Albany Mayor Kathy M. Sheehan said in a national television interview that it’s not a crime for immigrants to live in the U.S. without documentation.
Sheehan, a Democrat, was defending her city’s status as a so-called "sanctuary city" to Fox News host Tucker Carlson. The city's law enforcement officials do not report undocumented immigrants to federal authorities unless they commit a serious crime.
"Simply being in this country without documentation is not a crime," Sheehan said. "The U.S. Supreme Court has said that."
Carlson was left baffled.
"You just said that being here illegally is not illegal? I’m not aware of that Supreme Court decision," Carlson said. "How is that true?"
Sheehan cited a court ruling.
"In Arizona v. the United States, the Supreme Court said simply being here undocumented is not a crime," she said. "There are civil violations and then there are criminal violations."
So, who’s right? Sheehan or Carlson?
What’s Sheehan talking about?
The Supreme Court case Sheehan cited involved a 2010 challenge to an Arizona immigration law from the Obama administration.
The law required that immigrants carry documents proving their status in Arizona. Police were also instructed to stop and seek documents from anyone they suspected of being undocumented. Those without documents faced a state criminal charge.
The Obama administration contended Arizona could not create a state level criminal charge for the violation because it’s already regulated by Congress.
The Supreme Court agreed with the Obama administration and struck down that section of the Arizona law, among other parts.
Civil or criminal
Experts supported Sheehan’s claim by pointing out how the U.S. legal system works.
People who break the law in the U.S. have committed either a criminal or civil violation depending on how the law defines it and how prosecutors choose to proceed.
Being in the U.S. without documentation is considered a civil matter, said Nancy Morawetz, professor of clinical law at New York University School of Law.
"Being present in the U.S., that status, is not a crime," Morawetz said.
That doesn’t mean undocumented immigrants can live in the U.S. without consequence, said Rick Su, a professor at the University at Buffalo School of Law. Federal authorities can deport them.
A criminal violation comes with a punishment, like time in prison. Civil cases come with penalties instead. Deportation is considered a penalty under federal law, not a punishment.
"Congress can decide what they want to make a crime and what they want to make a civil violation," Su said. "What they’ve decided is that immigration violations by themselves are civil violations."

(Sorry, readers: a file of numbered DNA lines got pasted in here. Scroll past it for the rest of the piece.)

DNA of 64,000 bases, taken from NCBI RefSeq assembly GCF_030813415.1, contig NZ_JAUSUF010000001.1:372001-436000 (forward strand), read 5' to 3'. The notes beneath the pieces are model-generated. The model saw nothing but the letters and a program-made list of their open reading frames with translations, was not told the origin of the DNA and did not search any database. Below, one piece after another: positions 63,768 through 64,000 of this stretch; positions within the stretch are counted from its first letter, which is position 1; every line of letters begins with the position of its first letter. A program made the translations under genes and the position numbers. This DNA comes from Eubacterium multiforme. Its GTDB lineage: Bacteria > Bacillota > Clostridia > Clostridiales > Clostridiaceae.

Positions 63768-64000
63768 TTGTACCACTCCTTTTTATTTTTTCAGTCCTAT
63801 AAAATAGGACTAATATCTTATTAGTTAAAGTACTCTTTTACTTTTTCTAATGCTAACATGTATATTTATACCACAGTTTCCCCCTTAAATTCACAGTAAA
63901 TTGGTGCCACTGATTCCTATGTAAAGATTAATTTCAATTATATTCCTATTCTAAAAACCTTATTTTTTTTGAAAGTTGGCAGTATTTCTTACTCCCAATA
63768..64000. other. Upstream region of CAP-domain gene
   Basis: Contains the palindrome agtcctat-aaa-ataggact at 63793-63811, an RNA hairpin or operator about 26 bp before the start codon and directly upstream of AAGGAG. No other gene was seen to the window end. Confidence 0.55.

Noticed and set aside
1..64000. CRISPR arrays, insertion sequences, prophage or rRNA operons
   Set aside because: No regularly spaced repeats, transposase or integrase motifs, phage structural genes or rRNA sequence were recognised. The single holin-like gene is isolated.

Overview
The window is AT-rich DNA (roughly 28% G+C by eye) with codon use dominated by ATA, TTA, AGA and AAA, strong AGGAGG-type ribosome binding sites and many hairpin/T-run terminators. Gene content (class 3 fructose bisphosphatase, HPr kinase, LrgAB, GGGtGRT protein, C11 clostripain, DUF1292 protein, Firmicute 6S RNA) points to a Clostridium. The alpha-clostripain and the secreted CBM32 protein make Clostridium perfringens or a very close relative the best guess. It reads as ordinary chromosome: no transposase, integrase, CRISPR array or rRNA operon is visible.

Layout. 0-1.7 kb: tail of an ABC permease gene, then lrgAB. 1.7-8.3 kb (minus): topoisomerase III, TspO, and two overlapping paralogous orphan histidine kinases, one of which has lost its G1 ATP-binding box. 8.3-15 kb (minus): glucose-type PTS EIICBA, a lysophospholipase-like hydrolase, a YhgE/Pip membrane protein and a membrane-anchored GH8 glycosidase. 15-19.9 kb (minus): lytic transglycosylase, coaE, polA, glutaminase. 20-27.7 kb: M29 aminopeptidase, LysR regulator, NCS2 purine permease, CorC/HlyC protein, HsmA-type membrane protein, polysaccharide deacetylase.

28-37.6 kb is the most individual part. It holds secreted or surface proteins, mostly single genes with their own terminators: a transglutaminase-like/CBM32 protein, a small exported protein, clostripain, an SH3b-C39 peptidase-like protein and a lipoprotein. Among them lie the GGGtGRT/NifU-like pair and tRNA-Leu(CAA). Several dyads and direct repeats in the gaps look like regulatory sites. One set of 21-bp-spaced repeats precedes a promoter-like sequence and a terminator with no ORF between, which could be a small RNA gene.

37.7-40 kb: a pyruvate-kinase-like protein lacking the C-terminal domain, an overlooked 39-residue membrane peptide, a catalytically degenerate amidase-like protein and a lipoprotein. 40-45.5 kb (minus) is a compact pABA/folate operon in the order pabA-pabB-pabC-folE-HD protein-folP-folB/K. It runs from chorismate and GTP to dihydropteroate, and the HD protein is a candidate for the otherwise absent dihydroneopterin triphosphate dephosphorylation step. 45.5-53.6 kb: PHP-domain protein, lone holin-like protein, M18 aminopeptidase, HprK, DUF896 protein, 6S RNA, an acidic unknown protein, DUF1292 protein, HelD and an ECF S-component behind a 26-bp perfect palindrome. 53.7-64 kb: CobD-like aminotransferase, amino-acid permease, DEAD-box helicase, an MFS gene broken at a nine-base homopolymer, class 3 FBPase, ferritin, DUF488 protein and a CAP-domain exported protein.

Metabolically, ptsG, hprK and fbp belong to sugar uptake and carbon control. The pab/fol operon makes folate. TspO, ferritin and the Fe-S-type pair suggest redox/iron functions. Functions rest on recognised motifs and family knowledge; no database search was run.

The Supreme Court confirmed that decision in Arizona v. United States.
"What the Supreme Court said in Arizona v. U.S. is that generally being unlawfully present in the U.S. is not a crime, and that’s definitely true," Su said. "What the court did, is say Congress had made these civil violations and Arizona is trying to make them criminal violations."
Why a civil matter?
It’s easier to deport undocumented immigrants through civil proceedings, Su said.
In deportation proceedings, immigrants face a special immigrant judge. The government does not have to provide a public attorney to immigrants who cannot afford one in these cases.
The burden is then entirely on the immigrant to show they are in the country lawfully. They are also not entitled to any kind of due process.
There are some immigration laws that can land an immigrant in criminal court. Entering the U.S. illegally is a crime, for example, but staying after a temporary visa has expired is a civil violation. As much as two-thirds of undocumented immigrants in the U.S. entered legally with a visa, according to the Center for Migration Studies.
Sheehan said "simply being in this country without documentation is not a crime."
It may be semantics, but Sheehan is right. Living in the U.S. without documentation is a civil violation, not a crime.
PolitiFact Florida rated a similar claim Mostly True earlier this year. As its fact check noted, however, those in the U.S. without documentation may have committed a crime by entering the country illegally.
Mark Krikorian, executive director of the Center for Immigration Studies, a group that generally opposes loosening immigration laws, told PolitiFact Florida that "it's easy for such individuals to run into separate criminal problems even beyond their method of entry, such as filling out an employment eligibility form to get a job when they aren’t eligible to work."
But their illegal presence is not a crime.
Sheehan's statement is accurate but needs clarification or additional information. We rate it Mostly True.